Cuthbert Collingwood was born in Newcastle in 1748 and joined the Navy at the age of 12. His first experience of military action was surprisingly on land as in June 1775 he served at the Battle of Bunker Hill near Boston Massachusetts as part of a naval contingent. In recognition he was promoted to lieutenant that same day. From the North American station he transferred to the West Indies and it was here that he first met Horatio Nelson – the two were to become firm and close friends. In 1779, Collingwood served on HMS Hinchinbroke as first lieutenant under Capt Nelson and succeeded him as captain, when Nelson was transferred to a larger ship. He subsequently commanded HMS Pelican, which was lost in a hurricane, and the 64 gun ship of the line HMS Sampson. In 1786 he was paid off and put on half pay and he returned to England.

With the resumption of war in 1793, Collingwood was recalled to naval service and fought at the Battle known as ‘the glorious first of June’ as Flag Captain to Admiral Bowyer on HMS Barfleur. The Admiral was seriously injured during the battle and his command past to Collingwood. After the battle Collingwood was transferred to the Mediterranean Fleet and took part in the blockade of Toulon. He was present at the battle of Cape St Vincent where again he fought alongside his friend Nelson. He was made Rear Admiral in 1799 and Vice Admiral in 1804 and served in both the Mediterranean and Channel fleets.

Cuthbert Colingwood By Henry Howard (died 1847) [Public domain], via Wikimedia Commons

Cuthbert Colingwood By Henry Howard (died 1847) [Public domain], via Wikimedia Commons

In 1805 he was second-in-command to Nelson at the Battle of Trafalgar and his ship HMS Royal Sovereign was the first British ship to see action in the battle. It was badly damaged and eventually had to be taken in tow. On learning that Nelson had been killed, Collingwood transferred to HMS Euralyus and assumed command of the fleet. He was subsequently appointed Commander of the Mediterranean Fleet replacing Nelson, charged with protecting British interests in the Mediterranean and blockading French and Spanish ports.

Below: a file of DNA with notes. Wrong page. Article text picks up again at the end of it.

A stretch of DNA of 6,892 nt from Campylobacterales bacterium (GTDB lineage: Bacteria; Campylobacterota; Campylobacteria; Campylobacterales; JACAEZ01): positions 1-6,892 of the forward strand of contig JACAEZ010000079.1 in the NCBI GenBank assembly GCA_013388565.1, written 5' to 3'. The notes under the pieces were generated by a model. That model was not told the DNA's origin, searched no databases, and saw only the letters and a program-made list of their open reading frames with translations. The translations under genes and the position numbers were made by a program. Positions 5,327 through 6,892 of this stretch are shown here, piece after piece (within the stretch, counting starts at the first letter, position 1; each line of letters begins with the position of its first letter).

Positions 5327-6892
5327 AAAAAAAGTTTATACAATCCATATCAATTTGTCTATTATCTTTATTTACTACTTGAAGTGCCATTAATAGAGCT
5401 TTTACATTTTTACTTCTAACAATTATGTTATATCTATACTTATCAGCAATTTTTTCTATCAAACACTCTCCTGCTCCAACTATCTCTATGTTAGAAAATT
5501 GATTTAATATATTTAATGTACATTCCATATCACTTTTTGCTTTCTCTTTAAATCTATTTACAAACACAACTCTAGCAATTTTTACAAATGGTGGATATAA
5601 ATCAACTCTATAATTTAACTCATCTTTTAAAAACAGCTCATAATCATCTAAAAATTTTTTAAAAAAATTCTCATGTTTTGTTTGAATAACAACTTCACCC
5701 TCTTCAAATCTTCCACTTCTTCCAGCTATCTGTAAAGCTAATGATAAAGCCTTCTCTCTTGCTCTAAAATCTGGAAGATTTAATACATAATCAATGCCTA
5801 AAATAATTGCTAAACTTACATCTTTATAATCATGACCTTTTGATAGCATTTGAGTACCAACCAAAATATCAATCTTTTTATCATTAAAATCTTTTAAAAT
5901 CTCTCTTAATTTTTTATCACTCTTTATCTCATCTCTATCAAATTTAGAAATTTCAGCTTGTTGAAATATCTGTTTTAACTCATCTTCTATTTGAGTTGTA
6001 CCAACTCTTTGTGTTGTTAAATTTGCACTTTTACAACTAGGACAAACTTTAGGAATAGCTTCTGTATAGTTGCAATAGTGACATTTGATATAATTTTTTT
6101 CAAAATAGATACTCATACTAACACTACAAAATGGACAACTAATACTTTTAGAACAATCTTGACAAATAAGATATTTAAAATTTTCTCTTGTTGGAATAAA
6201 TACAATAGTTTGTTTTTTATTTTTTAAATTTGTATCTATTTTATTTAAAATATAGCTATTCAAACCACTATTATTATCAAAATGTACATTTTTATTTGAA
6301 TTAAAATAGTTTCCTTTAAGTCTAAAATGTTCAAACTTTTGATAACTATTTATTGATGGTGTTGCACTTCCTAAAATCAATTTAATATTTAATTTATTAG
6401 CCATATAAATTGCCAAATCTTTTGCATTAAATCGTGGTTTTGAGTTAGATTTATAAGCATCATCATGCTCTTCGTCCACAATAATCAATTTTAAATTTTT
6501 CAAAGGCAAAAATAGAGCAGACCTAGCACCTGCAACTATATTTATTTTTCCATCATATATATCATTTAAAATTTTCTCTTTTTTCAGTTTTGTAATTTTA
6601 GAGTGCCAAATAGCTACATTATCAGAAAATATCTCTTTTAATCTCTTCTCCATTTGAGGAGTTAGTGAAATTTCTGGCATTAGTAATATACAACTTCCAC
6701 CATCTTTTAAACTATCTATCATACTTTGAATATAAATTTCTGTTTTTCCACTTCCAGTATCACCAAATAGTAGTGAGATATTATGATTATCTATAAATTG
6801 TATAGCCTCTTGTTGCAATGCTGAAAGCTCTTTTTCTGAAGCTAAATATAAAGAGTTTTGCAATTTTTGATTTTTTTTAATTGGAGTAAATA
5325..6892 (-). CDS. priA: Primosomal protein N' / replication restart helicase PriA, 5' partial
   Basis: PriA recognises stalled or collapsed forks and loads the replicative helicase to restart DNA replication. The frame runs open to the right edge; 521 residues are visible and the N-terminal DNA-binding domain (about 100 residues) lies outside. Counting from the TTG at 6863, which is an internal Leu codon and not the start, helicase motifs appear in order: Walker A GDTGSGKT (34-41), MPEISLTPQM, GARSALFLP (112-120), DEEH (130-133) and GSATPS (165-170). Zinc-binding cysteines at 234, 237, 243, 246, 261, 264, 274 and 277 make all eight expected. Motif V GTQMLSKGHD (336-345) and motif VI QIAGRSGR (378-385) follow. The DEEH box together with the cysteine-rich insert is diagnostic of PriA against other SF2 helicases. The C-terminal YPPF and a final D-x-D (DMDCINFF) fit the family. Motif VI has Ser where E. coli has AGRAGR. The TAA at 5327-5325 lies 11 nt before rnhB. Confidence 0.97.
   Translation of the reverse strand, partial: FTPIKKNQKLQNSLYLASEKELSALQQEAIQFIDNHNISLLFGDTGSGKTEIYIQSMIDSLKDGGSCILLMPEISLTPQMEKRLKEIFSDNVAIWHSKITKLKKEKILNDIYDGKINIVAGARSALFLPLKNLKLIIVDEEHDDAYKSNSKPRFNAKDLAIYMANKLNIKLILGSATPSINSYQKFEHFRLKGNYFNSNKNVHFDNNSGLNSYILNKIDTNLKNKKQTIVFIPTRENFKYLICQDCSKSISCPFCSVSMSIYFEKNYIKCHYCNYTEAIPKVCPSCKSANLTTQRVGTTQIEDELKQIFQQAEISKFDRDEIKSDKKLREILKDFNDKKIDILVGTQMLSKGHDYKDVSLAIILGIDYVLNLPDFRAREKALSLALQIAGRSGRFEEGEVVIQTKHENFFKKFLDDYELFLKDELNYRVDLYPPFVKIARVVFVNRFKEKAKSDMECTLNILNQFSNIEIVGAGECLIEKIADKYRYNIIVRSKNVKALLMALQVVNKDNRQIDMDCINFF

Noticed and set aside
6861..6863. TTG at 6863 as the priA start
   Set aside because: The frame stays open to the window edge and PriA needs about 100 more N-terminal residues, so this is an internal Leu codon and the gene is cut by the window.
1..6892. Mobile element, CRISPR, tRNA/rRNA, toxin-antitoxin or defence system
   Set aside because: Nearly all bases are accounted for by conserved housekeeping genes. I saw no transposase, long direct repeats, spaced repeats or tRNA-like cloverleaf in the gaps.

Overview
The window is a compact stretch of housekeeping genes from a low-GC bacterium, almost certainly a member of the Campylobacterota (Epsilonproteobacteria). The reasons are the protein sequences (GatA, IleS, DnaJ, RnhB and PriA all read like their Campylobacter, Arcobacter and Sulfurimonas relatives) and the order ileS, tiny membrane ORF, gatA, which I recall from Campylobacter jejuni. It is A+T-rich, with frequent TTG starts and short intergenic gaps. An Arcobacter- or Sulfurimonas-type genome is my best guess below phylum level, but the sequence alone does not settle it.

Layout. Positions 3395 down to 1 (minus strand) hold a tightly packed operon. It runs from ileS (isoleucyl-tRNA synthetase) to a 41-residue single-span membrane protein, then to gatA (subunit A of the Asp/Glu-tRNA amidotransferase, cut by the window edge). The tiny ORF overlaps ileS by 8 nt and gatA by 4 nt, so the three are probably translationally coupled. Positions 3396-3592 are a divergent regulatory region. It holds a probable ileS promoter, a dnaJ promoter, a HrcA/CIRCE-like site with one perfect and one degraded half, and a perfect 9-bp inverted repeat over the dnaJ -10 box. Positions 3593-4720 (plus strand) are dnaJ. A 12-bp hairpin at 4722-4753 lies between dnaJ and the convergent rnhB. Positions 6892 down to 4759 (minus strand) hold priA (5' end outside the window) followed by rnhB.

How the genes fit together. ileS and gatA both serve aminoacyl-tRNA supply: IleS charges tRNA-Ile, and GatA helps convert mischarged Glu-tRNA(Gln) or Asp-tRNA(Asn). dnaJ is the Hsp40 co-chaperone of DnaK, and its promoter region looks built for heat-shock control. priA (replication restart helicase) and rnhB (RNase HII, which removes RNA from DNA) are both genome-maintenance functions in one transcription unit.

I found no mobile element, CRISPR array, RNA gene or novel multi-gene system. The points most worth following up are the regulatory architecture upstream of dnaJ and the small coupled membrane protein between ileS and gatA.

In 1810 he was granted permission to resign his commission on the grounds of health and return to the UK. However he died at sea on 17 March whilst still on his way home from Menorca. His body lay in state at Greenwich before being buried in St Paul’s Cathedral close to his long-time friend and colleague Horatio Nelson.

JMW Turner - St Paul's Cathedral

JMW Turner – St Paul’s Cathedral

Joseph Mallord William Turner in Covent Garden, London in 1775, where his father was a barber. in 1785, his mother was admitted to hospital and the 10-year-old Turner was sent to live with his uncle in Brentford by the River Thames. It is believed that it is here that he may have begun to paint. The following year he moved to stay in Margate and began to produce paintings which was exhibited in his father’s shop window and sold for a small amount. In 1789 he was admitted to the Royal Academy of arts school and a year later entered the Academy.his work became more well known and she gained a number of important patrons who continue to support him throughout his life.

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Turner continued to live with his father,who worked as his studio assistant, until the latter’s death in 1829. This  had a profound depressive effect on Turner. He eventually moved to Chelsea, where he lived with a widow, Sophia Booth, until his death in 1851. He was buried in St Paul’s Cathedral next to Sir Joshua Reynolds, another famous artist, who had been the chairman of the Royal Academy board which had admitted Turner to the Academy in 1789.

The_Fighting_Temeraire,_JMW_Turner,_National_Gallery -J. M. W. Turner [Public domain], via Wikimedia Commons

The_Fighting_Temeraire,_JMW_Turner,_National_Gallery -J. M. W. Turner [Public domain], via Wikimedia Commons

Corfe_Castle_by_JMW_Turner -J. M. W. Turner [Public domain], via Wikimedia Commons

Corfe_Castle_by_JMW_Turner -J. M. W. Turner [Public domain], via Wikimedia Commons

Turner will probably be best remember for his use of colour and interpretation of light,